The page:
BRUSSELS / TUR ABDIN – The Brussels-based non-governmental organization European Syriac Union (ESU) has launched a fundraising campaign in support of Syriac schools in their ancient homeland of Tur Abdin, southeast Turkey. On its social media pages, ESU states that the goal of the fundraising campaign is to support the schools and students with advanced school materials and higher educational opportunities for pupils and teachers of the Syriac language.
In the campaign, ESU cooperates with local Syriac teachers on the ground in the few remaining majority-Syriac villages of Tur Abdin, or “Mountain of the Servants of God” in Syriac. In a statement to our news desk, ESU Co-Chair Tony Vergili stated that that ESU works closely with locals and “in our cooperation with the local teachers in our Syriac schools in Tur Abdin, we will determine the schools’ situation and needs and support accordingly.”
ESU acts as European diplomatic bridge and advocate for the Syriac people in the diaspora and Middle Eastern homelands. ESU e.g. ,annually submits a country report on Turkey to the European Commission. It has recently petitioned for the unjust sentencing of Syriac monk Aho, and its members held Sayfo commemorations all over Europe on June 15.
Dear all, as ESU, we are starting new Fundraiser Campaign for Syriac schools ( Madrashyotho) of Turabdin with the collaboration of Syriac teachers (Malfone) in the villages. pic.twitter.com/hGJ3v90uB0
— EuropeanSyriacUnion (@esu_int) July 4, 2021
The remaining Syriac villages in Tur Abdin are the last bastions in their ancient homeland of Tur Abdin. After the Sayfo Genocide of 1915, the last two Syriac schools in Omid (Diyarbakir) and Merde (Mardin) were closed in 1928.
According to Syriac Member of Turkish Parliament for Merde (Mardin) Tuma Çelik, the basic rights of the Syriac people were consciously and consistently disregarded when it comes to worship and education. In a statement in Turkish parliament Çelik claimed Syriacs were not allowed to open schools and churches for decades (although the Turkish government allowed the Syriac Orthodox Church in Istanbul to open a kindergarten in 2014);
“The main rights guaranteed by the Treaty of Lausanne are the rights to worship and the right to education. The Treaty explicitly provides and guarantees the right for non-Muslims to education and worship provided by the state.”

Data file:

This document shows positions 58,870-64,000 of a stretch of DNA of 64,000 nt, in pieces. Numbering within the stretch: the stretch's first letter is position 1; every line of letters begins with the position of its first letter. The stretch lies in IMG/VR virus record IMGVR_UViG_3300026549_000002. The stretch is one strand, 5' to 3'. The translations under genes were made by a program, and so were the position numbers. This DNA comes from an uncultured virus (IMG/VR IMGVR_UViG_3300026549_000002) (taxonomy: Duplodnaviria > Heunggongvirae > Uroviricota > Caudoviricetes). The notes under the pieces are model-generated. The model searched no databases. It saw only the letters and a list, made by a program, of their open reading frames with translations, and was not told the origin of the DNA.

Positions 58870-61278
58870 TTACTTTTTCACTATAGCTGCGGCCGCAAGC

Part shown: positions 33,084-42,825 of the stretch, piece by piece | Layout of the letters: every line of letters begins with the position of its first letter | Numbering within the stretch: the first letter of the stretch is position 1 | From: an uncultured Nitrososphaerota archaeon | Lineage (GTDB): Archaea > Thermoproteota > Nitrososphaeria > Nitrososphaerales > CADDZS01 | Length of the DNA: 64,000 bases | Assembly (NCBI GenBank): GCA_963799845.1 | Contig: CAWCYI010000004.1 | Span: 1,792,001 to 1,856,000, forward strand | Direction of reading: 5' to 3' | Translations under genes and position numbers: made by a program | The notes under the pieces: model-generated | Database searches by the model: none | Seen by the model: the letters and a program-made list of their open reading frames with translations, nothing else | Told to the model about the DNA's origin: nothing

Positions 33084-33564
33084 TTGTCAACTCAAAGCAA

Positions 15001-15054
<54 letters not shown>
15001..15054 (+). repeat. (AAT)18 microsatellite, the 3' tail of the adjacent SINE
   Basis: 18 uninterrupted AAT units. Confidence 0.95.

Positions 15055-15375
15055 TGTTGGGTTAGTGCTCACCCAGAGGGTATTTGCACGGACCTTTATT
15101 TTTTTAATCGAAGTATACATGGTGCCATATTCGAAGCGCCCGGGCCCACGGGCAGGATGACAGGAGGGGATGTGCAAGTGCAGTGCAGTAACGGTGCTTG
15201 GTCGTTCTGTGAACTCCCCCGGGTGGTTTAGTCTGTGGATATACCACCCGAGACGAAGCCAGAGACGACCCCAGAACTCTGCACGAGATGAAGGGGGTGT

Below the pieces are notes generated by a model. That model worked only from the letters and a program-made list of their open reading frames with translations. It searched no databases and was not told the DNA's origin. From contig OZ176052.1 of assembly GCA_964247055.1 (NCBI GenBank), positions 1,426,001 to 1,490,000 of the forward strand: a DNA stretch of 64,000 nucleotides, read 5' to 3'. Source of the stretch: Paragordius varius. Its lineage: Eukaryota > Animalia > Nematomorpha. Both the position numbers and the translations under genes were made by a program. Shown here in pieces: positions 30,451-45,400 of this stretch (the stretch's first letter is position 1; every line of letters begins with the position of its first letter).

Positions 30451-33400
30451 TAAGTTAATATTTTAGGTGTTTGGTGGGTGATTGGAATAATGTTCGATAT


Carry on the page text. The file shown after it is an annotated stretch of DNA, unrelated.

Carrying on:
“However, the Syriacs’ right to education was taken away and schools were not allowed to be opened. The right to education is the foundation for development and survival of a language and culture. As Syriacs in Turkey were not allowed to receive education in their mother tongue, the Syriac language is in danger of extinction. It was not allowed a place in the public domain and in areas where the Syriac population is dense. This is in violation of Lausanne. In Turkey, there is still no Syriac school at the basic education level.”
“There were many pressures that continued to drive Syriacs out of Tur Abdin throughout the 20th century. Among them were the Turkification policies of the Turkish Republic, under which their villages and families were renamed in Turkish, their language was suppressed, their freedom of religion curtailed, and their identity denied.”
“Unlike Greeks, Armenians, and Jews, the Syriacs have never been recognized by the Turkish state as a non-Muslim minority under the Treaty of Lausanne. As a result, they were not granted even the limited minority rights accorded to those groups, such as schools and the right to safeguard their language and culture. The reason for this remains the subject of debate, but it does not change the fact that it constitutes a clear violation of both the letter and the spirit of the treaty by Turkey.”
The Syriac schools are not official state schools but the majority are church and village schools. They have no official status and are not funded or supported by the Turkish state. If the endangered Syriac language is not preserved and revived, Syriacs will face assimilation in Turkey. This is already the case in Istanbul where the majority of the approximately twenty thousand Syriacs no longer speak the Syriac language.